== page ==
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Thread: Joseph Elliot's Best Silver Steel

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    Nic by name not by nature Jeltz's Avatar
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    Default Joseph Elliot's Best Silver Steel

    Just taken delivery of an Ebay win.

    Joseph Elliot's Best Silver Steel, 6/8 Barbers notch, (near) full wedge with horn scales. It is in need of some, hopefully, light restoration and honing.

    My 1st Wedge and 1st barbers notch....

    There is a small chip on the end of the scales but that's character due to age, the spacer might be pewter or lead and I was slightly surprised that it has no Jimps either top or bottom. Looks like it will clean up OK but I guess we'll see. No mention of the town of manufacture but I'm assuming its a Sheffield razor.

    Any ideas date wise would be great, I guess a clue might be when silver steel was 1st used at least then I would have a no older than date.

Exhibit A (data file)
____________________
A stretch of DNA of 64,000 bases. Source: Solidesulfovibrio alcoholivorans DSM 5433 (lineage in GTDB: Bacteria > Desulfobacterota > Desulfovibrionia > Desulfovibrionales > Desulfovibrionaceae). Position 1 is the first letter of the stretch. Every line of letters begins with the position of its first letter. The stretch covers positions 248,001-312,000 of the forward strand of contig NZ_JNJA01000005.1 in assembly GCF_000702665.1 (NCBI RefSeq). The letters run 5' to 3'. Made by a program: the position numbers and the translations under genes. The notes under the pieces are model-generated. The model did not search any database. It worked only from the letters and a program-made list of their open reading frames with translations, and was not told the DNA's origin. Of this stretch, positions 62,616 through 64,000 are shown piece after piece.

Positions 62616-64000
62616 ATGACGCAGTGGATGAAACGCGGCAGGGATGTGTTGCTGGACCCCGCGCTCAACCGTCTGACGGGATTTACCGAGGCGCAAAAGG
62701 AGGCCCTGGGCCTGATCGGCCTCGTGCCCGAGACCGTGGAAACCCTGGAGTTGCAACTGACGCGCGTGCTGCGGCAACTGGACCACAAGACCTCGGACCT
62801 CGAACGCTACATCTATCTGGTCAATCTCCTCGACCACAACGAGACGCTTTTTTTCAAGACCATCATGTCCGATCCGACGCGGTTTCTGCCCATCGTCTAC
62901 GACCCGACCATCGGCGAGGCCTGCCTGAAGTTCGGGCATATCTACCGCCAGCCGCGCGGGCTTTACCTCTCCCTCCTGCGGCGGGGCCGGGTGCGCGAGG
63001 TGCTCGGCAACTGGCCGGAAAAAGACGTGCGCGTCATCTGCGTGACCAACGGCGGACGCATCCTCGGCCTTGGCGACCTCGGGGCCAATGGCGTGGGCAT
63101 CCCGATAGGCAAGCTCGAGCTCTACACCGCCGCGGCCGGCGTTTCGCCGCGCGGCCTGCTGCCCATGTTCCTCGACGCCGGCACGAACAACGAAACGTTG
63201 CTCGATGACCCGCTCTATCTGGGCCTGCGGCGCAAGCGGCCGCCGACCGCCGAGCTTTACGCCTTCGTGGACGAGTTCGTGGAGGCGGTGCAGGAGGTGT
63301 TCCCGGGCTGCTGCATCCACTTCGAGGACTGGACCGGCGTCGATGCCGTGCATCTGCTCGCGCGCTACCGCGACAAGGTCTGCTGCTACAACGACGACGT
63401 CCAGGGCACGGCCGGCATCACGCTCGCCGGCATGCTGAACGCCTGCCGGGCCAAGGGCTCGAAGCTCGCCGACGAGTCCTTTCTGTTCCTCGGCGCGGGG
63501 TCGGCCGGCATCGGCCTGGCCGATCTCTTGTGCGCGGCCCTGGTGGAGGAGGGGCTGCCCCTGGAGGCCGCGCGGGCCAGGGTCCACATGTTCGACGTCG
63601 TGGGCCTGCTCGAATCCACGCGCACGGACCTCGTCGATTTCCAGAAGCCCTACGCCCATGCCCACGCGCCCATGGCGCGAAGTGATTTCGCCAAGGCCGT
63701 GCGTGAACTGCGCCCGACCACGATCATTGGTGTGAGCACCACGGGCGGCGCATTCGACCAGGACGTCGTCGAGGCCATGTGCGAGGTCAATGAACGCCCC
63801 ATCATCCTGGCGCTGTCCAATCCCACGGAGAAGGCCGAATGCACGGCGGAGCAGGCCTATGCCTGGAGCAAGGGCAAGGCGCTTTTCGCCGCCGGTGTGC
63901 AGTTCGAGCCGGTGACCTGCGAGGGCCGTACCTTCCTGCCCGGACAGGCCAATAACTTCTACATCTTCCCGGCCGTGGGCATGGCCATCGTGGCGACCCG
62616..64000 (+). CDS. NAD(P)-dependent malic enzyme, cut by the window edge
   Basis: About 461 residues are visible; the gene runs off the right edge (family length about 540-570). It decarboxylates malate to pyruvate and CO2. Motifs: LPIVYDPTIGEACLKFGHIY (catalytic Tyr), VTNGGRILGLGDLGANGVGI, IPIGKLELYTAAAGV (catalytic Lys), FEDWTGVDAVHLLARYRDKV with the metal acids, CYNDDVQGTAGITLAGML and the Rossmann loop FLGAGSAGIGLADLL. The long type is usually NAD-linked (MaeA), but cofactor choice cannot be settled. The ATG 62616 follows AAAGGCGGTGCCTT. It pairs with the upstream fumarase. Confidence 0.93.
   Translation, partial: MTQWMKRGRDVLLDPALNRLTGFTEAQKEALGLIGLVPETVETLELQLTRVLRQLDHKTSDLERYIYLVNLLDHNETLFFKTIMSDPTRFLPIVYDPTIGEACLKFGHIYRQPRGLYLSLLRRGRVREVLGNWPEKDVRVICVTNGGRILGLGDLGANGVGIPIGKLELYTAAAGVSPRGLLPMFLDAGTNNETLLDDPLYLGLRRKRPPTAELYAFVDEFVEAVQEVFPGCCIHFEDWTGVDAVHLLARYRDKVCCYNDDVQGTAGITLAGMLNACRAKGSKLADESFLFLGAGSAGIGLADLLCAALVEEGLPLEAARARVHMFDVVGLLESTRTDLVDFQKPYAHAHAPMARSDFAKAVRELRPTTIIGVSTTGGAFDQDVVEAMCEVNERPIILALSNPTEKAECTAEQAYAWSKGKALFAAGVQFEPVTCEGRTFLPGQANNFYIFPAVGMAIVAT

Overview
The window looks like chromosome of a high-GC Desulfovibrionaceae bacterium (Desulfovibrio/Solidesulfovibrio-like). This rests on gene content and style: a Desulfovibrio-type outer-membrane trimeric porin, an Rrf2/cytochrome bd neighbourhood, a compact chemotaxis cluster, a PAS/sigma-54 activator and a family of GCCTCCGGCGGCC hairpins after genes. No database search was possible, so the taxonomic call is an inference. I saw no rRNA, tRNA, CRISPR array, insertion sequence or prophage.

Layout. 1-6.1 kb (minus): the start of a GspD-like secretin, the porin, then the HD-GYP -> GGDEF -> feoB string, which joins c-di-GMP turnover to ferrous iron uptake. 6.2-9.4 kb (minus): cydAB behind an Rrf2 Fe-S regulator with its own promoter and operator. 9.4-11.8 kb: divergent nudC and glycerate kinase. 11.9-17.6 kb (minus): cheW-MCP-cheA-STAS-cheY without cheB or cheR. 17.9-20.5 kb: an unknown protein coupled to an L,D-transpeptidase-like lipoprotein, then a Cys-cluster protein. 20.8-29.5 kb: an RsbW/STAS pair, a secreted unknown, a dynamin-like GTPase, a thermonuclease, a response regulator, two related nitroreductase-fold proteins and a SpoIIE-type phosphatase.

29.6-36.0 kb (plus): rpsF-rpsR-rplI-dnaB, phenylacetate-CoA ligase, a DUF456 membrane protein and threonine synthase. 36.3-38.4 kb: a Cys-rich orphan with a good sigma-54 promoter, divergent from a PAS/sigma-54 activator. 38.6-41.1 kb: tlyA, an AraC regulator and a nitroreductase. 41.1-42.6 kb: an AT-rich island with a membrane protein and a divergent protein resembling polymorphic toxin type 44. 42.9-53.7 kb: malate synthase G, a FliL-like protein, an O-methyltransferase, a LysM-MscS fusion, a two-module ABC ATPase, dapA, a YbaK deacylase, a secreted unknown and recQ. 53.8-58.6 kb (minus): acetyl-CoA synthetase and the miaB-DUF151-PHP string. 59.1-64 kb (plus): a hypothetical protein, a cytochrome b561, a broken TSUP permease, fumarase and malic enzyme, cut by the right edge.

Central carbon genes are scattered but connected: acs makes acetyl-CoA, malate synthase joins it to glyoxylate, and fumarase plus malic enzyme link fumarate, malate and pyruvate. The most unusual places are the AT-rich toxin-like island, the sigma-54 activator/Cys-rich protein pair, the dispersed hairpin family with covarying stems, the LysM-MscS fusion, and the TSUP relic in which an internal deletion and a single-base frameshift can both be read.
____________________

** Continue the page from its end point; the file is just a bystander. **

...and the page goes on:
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    I think what you have there has got a very slight hollow grind to it if the bevel and spine wear are anything to go by. You get most of the feel of a wedge without the tedium of having to hone both full sides of the blade but you that already!

    Faraday published his research in 1820 (he was trying to emulate wootz/damascus and make a tarnish resistant alloy) and gave out ingots of the new alloy to several people, including razor makers. Other razor makers put small runs into production, eg Rhodes of Sheffield. This provoked Faraday to employ Sanderson of Sheffield to make more of the metal for him, which was sold to other razor makers.